For a hospital chain, $5.5 million can go a long way. Such a large sum of money could, for instance, be used to improve facilities, offer better patient care or help low-income patients afford treatment.
One facility—Illinois-based hospital chain Advocate Health Care Network—however, will instead be putting this sum toward a government fine.
What a shame.
Recently, the company agreed to a $5.5 million settlement for its loose data security policy that resulted in the exposure of more than 4 million electronic patient records, including names, addresses, credit card numbers and birth dates.
The fine was the largest to date under the Health Insurance Portability and Accountability Act (HIPAA).
According to Network World, the U.S. Department of Health and Human Services Office for Civil Rights started investigating Advocate Health Care Network in 2013 after the company filed three separate breach notification reports for its subsidiary organization, Advocate Medical Group. The government agency found that Advocate failed to accurately and thoroughly assess vulnerabilities for its electronic protected health information. What’s more, the company neglected to implement policies and procedures for limiting physical access to electronic data systems within a large data support facility.
Other charges against Advocate include failure to obtain satisfactory assurances (meaning written contracts) from its business associates stating that they would protect all electronic health data in its network. What’s more, the company did not protect an unencrypted laptop, which was left in an unlocked vehicle overnight.
As you can see, the charges against Advocate are numerous. So, even though no misuse of the exposed information has been reported, the hospital chain must now pay a hefty price for its failure to protect private patients’ information on more than one occasion.
The message for covered entities is clear: Learn from Advocate’s mistakes, and consider taking preventative action to protect your organization from similar breaches. Risk management and analysis should be a regular part of your routine network maintenance policy.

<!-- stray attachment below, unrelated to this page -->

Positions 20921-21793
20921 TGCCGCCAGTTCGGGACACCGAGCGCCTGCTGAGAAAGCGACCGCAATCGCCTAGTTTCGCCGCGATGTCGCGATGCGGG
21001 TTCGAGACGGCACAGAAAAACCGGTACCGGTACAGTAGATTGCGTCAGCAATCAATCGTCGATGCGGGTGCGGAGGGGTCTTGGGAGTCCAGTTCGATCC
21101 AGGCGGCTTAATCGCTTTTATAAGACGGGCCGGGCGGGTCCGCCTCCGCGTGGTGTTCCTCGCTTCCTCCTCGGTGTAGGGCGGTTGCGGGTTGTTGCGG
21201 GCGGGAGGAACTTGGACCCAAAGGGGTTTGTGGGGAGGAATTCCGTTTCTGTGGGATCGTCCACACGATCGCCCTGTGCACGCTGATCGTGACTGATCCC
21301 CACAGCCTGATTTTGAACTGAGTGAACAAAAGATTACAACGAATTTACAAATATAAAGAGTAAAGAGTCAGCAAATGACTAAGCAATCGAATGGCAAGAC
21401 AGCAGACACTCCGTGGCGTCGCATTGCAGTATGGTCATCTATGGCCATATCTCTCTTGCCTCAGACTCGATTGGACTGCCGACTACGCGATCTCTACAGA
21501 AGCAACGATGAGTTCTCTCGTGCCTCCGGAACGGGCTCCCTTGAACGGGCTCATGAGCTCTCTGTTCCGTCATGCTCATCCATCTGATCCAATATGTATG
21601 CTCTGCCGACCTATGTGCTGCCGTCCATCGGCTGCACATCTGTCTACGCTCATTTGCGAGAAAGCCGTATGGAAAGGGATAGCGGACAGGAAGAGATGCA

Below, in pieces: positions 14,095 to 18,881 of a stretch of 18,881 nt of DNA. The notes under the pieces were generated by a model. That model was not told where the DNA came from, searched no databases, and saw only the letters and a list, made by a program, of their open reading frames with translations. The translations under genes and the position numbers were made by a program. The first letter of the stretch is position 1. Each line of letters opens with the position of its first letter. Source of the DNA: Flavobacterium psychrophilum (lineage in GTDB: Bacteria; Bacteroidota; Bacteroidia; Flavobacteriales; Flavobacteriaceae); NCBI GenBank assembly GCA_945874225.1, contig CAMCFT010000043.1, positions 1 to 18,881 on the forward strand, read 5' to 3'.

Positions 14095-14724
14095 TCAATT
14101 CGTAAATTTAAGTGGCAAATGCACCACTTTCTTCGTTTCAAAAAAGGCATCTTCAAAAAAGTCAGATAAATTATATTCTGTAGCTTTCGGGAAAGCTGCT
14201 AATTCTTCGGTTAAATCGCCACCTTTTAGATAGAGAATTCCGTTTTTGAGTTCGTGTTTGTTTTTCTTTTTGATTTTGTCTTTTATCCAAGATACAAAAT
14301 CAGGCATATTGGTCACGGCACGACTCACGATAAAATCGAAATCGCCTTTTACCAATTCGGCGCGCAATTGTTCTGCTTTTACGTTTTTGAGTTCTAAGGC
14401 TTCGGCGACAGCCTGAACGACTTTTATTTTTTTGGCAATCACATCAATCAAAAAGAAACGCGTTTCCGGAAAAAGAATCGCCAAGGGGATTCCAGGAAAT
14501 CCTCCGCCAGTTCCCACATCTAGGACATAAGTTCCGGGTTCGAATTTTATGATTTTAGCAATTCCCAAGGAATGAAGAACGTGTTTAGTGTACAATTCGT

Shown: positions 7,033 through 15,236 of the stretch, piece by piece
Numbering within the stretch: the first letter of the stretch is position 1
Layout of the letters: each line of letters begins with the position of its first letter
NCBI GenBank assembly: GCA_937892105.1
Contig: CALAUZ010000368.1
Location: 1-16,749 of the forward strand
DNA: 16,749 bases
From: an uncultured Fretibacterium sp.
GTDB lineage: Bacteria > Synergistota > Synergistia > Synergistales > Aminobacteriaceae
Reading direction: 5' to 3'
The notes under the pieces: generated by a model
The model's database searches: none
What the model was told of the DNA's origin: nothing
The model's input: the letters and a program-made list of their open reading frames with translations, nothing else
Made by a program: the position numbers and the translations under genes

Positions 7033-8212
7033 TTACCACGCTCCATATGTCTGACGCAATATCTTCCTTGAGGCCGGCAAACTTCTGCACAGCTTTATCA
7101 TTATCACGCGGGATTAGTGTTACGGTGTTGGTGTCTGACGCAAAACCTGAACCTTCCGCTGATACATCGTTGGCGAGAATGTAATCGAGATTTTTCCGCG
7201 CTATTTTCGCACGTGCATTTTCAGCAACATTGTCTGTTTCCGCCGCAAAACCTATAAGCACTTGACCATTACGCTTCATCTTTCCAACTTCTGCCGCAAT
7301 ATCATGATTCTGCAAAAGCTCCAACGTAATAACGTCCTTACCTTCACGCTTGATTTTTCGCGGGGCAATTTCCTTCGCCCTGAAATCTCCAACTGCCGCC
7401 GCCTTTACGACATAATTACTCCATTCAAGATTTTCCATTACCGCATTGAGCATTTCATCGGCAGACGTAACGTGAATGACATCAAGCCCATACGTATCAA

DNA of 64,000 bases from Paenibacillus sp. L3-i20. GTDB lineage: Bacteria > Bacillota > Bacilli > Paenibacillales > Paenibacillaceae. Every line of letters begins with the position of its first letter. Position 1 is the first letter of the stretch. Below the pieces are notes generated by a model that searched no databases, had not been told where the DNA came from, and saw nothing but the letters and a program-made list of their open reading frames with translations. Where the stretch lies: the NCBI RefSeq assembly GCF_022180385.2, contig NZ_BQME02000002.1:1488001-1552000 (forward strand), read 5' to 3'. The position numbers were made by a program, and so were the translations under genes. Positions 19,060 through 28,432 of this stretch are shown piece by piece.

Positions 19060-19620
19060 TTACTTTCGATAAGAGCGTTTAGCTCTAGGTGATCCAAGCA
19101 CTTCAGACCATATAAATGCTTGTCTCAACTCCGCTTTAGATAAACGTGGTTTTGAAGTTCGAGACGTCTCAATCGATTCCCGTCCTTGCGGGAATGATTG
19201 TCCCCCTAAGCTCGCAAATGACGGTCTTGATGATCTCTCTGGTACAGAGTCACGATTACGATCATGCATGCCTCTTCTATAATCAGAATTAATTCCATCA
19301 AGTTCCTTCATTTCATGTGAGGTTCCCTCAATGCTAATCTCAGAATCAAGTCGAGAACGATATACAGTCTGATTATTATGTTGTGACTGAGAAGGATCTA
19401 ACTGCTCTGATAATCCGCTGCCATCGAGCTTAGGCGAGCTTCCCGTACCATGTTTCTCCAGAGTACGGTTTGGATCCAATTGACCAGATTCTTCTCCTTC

Apex Technology Services is a managed services provider that can work with your business to ensure your organization is compliant with the latest HIPAA regulations. Working with Apex is a cost-effective—and guaranteed—way to avoid unwittingly committing violations.
Did you know, for instance, that HIPAA updated its HIPAA policy on June 20th to help companies more effectively detect and prevent ransomware threats? You can easily miss important updates like this when overwhelmed by the daily grind of network troubleshooting and endpoint management. Apex can help you streamline the process so you can focus on your job with peace of mind.
“The bottom line is that if you are a healthcare entity, or you do business with a healthcare entity, you are a target for a ransomware attack,” stated Rich Tehrani, CEO of Apex Technology Services following the recent HIPAA update. “Businesses across all industries are strongly advised to take preventative action to protect their networks, by educating employees about cyberthreats and performing regular data backups. While you can’t always prevent a ransomware attack, you can drastically improve your chances of recovery.”
A new breed of hacktrepeneurs has awoken and they have little to fear and everything to gain by infecting as many companies as possible and extorting money from them. Apex Technology Services stands ready to protect your company regardless of whether it’s located in New York City; White Plains, New York; Connecticut; Australia; Europe; or anywhere else. Our full suite of cybersecurity and IT support services is at your disposal, enabling you to spend less time worrying about and more time growing your business.
In addition, our new Cybersecurity Compliance Certification for law firms will help keep your legal practice from becoming the next Panama Papers victim. This baseline cybersecurity audit for the legal industry should be considered seriously by all law firms.